Mitra Chem, a company that develops and produces iron-based cathode materials for lithium-ion batteries using machine learning, was awarded the Grand Prix at the 2023 World Materials Forum Start-Up Challenge. The challenge is a global platform that showcases the most promising materials science technologies that can contribute to sustainability and competitiveness.

Mitra Chem’s products are safer, cheaper, and cleaner than traditional nickel-rich solutions, prone to overheating and having a high environmental impact. Mitra Chem’s iron-based cathodes also have a higher energy density and longer cycle life than conventional lithium iron phosphate (LFP) cathodes. The company has received support from the U.S. government’s incentives for domestic battery materials and several leading battery manufacturers and automakers. Mitra Chem aims to scale up its production and expand its market presence in the next few years.

Graphite Project in Alaska Gain Support from US Senator to Boost Country's Battery Industry

Senator Lisa Murkowski, who chairs the Senate Energy and Natural Resources Committee and is also a member of the Critical Minerals Caucus, has spoken in favour of the development of Graphite Creek, a large-scale graphite deposit owned by Graphite One.

In Her Words, I’ve always supported Graphite One and what they’re doing in Alaska, but really after my site visit there on Saturday, I’m convinced that this is a project that every one of us, those of us here in the Congress, the Biden Administration, all of us needs to support.

Murkowski said that Graphite Creek can help the U.S. reduce its reliance on foreign sources of critical minerals, such as graphite, which is essential for making lithium-ion batteries. She said that the U.S. currently imports 100% of its graphite needs, mostly from China, which poses a risk to its national security and economic competitiveness.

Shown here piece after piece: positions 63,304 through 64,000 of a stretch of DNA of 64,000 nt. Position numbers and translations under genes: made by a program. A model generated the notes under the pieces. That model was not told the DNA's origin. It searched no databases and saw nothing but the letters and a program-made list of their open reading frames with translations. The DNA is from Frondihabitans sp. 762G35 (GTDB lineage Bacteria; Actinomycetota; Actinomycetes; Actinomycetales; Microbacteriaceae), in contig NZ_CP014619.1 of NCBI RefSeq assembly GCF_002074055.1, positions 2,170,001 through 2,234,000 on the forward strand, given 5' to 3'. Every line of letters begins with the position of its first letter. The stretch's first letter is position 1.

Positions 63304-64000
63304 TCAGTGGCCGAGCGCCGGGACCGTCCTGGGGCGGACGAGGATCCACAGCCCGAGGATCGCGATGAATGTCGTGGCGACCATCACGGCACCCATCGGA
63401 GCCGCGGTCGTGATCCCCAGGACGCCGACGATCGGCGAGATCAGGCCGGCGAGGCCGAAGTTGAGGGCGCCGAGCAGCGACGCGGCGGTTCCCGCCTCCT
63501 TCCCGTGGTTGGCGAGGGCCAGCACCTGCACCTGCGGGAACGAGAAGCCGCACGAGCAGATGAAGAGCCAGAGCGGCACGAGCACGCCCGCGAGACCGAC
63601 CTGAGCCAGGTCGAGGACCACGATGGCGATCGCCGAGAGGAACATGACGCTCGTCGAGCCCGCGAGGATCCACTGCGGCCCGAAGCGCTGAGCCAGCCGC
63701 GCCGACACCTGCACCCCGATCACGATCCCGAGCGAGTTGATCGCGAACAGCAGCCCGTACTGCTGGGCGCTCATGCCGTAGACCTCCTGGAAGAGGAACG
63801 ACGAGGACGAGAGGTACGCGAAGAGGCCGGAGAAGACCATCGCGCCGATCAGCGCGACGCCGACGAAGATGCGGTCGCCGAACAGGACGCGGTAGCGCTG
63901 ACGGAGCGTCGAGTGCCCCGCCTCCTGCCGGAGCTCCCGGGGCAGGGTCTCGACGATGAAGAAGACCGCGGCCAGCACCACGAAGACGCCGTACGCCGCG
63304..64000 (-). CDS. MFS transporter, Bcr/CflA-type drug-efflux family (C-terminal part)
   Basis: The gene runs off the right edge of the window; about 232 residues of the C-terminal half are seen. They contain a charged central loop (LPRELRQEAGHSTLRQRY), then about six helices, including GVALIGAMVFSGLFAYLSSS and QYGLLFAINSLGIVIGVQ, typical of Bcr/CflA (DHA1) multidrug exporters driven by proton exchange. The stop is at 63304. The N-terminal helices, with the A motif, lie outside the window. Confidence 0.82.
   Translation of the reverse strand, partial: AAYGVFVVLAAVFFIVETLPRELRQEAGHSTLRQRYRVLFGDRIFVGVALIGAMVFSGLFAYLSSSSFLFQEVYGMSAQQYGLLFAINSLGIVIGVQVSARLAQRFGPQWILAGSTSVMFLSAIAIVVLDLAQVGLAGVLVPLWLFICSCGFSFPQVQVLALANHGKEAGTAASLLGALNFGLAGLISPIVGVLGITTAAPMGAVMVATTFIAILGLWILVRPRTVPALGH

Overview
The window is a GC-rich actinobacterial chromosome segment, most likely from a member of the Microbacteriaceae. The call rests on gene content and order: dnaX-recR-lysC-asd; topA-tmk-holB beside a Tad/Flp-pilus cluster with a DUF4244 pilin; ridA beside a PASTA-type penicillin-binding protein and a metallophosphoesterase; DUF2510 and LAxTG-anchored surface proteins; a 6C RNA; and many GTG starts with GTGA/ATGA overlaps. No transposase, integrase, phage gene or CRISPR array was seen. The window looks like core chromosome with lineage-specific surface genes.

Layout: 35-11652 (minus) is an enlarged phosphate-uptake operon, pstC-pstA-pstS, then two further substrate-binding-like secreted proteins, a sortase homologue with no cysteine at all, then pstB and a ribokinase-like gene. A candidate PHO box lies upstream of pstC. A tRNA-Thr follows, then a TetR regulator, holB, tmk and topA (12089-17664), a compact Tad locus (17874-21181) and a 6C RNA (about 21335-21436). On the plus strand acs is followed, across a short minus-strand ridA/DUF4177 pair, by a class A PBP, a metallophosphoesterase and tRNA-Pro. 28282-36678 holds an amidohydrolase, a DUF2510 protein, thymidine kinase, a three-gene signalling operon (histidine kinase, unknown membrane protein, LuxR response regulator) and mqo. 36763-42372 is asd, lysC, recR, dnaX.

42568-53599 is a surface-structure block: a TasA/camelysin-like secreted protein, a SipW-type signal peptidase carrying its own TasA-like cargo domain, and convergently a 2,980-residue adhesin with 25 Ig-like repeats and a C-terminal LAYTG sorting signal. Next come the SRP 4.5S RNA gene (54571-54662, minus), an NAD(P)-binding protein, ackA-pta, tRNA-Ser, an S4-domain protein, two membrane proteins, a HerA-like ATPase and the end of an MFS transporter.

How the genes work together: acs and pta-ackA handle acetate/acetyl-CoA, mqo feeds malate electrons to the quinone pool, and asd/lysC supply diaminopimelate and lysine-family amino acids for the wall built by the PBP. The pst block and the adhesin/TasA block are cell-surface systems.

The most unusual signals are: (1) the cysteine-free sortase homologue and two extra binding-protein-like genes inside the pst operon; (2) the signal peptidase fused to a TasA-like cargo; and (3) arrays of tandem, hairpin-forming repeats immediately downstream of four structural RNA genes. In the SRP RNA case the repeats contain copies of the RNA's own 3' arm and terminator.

She also praised Graphite One for its environmental and social responsibility and its engagement with local communities and stakeholders. She urged the federal government to expedite the permitting process and provide funding for Graphite Creek and other critical mineral projects.

Greek Transmission System Operator Acquires 25% Stake in EuroAsia Interconnector

A Greek power company has joined a major project to connect Europe and Asia with a subsea electricity cable. IPTO, the Greek transmission system operator, has acquired 25% of the share capital in EuroAsia Interconnector Holdings Limited, the project promoter of the EuroAsia interconnector.

The EuroAsia interconnector is a €2 billion ($2.2 billion) project to build the first transcontinental subsea electricity interconnection, linking Greece with Cyprus and Israel, using a 1,208km HVDC cable. The project is expected to be completed by 2027 and will mark the electrical interconnection of Cyprus with the European transmission system, ensuring its energy security and increasing its renewable penetration]. The project will also strengthen Israel's security of supply and enable cross-border energy trade in the region.

The project is supported by the European Union as a Project of Common Interest (PCI) and has received €657 million ($719.9 million) from the Connecting Europe Facility (CEF). PTO's participation in the project is expected to accelerate the signing process with selected contractors and ensure the technical and financial adequacy of the project